While these feelings are not unique to mothers of children with special needs, one thing all mothers of special needs children will tell you and one thing we all agree upon is that our feelings are hyperbolized because the stakes are higher: everything about having a child with special needs is more emotionally and physically intensive. There is no break and there won’t be a break because there is a level of dependency that will never end for us. This makes our joy and passion greater too, which none of us would trade you for. So, we still feel like we got the better deal.
But, the day-to-day living? Fucking hard.
Writer Sondra Perl reminds me, “Writers know more fully what they mean only after having written it.” And this is exactly how I treat my blog space. Someone says something or I hear something or I experience something with Will and it hammers in my head. It’s this light tapping that turns into a “BANG>BANG>BANG! “ as if it’s trying to drive a screw instead of a nail through the other end of my skull. And after a few days, if I can’t ignore it or at least dull it with work and wine, I write and I try to figure out how I finish driving that nail without splitting my sanity. Writing is how I rid myself of that extra fear, that extra sadness, and how I try to capture the joy. Or at least diminish the noise.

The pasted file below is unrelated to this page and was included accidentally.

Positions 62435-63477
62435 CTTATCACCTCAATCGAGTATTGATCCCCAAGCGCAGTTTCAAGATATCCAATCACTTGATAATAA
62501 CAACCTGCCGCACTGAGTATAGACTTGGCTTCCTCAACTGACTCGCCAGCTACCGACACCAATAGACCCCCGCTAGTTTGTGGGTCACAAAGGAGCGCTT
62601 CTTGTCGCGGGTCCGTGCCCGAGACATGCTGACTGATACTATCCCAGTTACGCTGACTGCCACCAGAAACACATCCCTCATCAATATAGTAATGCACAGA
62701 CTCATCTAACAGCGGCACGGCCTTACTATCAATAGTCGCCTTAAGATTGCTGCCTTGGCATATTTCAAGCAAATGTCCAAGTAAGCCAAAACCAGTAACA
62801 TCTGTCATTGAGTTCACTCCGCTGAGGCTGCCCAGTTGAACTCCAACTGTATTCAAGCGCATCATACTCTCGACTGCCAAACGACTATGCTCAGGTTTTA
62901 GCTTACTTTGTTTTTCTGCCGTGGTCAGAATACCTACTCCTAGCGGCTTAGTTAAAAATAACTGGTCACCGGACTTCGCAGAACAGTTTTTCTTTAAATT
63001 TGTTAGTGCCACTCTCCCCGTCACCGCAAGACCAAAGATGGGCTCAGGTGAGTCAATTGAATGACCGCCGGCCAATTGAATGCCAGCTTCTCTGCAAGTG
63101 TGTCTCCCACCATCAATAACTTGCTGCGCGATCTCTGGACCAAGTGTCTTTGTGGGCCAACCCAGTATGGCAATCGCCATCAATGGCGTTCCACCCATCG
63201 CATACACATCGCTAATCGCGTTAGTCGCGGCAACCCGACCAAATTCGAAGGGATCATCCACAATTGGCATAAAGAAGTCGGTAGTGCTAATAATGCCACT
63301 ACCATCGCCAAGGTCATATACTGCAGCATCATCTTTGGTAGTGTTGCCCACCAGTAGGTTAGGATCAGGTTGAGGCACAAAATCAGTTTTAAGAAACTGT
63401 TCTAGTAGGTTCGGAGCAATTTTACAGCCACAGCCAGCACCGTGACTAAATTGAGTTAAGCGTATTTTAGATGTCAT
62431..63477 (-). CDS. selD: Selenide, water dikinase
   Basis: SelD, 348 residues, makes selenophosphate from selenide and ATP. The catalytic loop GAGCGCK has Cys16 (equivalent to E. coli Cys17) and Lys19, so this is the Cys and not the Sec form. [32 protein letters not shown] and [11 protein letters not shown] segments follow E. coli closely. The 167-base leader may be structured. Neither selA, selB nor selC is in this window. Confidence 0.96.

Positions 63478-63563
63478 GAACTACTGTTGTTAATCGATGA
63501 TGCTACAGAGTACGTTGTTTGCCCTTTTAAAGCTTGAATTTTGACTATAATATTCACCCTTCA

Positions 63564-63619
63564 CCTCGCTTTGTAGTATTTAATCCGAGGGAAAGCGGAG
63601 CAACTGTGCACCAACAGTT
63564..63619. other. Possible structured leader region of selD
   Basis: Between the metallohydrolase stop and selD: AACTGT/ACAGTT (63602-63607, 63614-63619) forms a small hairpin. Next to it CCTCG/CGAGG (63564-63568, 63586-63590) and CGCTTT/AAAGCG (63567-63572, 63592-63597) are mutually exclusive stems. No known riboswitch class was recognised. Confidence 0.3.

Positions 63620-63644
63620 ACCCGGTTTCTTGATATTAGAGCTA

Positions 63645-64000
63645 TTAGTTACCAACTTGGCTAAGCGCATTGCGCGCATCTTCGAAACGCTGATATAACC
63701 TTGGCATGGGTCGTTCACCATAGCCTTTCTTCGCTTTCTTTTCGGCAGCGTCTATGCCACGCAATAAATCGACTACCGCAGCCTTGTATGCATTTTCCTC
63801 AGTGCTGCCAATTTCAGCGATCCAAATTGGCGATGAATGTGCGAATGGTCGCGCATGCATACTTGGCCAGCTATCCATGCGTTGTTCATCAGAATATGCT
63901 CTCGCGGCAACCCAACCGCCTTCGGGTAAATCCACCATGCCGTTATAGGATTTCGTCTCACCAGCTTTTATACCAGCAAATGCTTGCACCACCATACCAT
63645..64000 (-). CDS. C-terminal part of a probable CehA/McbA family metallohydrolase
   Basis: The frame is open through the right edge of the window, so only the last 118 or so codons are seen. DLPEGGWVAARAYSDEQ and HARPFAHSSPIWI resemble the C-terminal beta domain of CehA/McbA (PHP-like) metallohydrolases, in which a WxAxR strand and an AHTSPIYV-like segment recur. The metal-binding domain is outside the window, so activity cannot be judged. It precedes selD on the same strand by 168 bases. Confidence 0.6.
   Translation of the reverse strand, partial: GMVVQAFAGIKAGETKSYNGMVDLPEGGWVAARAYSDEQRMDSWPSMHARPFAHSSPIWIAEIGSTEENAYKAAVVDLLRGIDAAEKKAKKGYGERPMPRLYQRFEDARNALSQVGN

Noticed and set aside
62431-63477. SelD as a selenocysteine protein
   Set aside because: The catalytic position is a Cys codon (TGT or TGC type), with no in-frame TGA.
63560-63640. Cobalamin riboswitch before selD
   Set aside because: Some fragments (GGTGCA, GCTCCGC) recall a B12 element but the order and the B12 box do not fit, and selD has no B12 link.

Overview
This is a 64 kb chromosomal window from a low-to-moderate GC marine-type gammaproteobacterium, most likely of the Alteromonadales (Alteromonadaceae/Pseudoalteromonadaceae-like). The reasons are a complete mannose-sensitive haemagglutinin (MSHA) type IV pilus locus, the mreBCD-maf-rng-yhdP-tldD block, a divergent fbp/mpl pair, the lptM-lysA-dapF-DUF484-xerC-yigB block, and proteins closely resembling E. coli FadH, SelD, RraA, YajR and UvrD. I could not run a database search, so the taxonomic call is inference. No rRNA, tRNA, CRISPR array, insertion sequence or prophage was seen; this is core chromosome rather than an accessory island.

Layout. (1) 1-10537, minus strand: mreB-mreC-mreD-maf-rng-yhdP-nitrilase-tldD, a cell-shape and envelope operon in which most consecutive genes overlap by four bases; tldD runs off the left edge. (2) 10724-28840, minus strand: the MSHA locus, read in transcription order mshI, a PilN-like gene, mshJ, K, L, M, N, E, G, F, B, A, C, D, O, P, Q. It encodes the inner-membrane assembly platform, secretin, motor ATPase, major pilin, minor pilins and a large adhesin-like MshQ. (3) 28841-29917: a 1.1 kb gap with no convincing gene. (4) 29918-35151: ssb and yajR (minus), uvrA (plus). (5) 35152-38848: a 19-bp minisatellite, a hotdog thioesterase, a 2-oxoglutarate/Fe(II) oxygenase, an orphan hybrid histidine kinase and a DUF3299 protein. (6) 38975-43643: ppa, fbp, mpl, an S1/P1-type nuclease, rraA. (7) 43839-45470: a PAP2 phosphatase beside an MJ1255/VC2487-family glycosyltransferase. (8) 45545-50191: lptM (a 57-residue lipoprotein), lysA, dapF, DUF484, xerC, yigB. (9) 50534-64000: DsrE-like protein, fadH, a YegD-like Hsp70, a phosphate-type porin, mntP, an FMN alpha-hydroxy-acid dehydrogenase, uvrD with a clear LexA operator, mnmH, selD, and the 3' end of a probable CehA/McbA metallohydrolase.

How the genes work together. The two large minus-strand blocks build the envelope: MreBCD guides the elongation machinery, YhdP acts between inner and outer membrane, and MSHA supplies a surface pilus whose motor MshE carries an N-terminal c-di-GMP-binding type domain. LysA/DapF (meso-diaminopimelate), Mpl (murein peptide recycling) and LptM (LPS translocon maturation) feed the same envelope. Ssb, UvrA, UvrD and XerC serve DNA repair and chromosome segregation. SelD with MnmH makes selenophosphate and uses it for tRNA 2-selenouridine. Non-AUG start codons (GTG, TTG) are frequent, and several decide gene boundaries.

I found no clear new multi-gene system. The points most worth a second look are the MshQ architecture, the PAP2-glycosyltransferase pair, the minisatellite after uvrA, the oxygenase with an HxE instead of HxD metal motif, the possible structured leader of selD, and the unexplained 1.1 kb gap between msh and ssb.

I was re-watching one of my favorite movies, Radio: the true story of James Robert Effinhimer Kennedy who loved and collected and always carried a radio, hence the nickname. Thanks to an empathic coach at the local high school who saw Radio as more than disabled, Radio was able to attend school and assist with a game he loved, football.
The movie came out in 2003, the same year Will was born. I used to teach a sports literature class, so of course, I love and watch all sports movies as well. I love watching the movie Radio. I find solace in his character because I am a mom to a Radio. Will loves football and would do anything to somehow be part of a team. And like Radio, he too would be obsessed with the routine and would love everyone on the team who loved him back.
I feel good when I watch the movie. I watch it when I want to cry and keep the faith. Coach Jones’ story of making a choice to stand up gives me hope that others might some day do that for my boy. But, the movie is also equally disturbing to me. When Radio’s only caregiver, his mother dies, his entire life falls apart. He becomes violent, destroying his home. He wonders who will make his sandwiches, where he will live, and when he will see his mother again. Crouched on the floor in a fetal position, crying out with a primitive half scream/cry, he asks over and over to Coach Jones, “Where’s my Momma?”
I just dropped Will off at his first over night camp this week. It took us three years to even consider letting him go and a year to prepare for in terms of paper work with his medical team and mentally a year to convince myself that he should go. It took me days to prep and pack his meds and supplies for the trip. The transition with the one on one counselor and team of nurses and doctors set up for a camp for 30 severely disabled kids took five hours. Our check-in took the longest. The most medically involved kid at one of the most medically involved camps.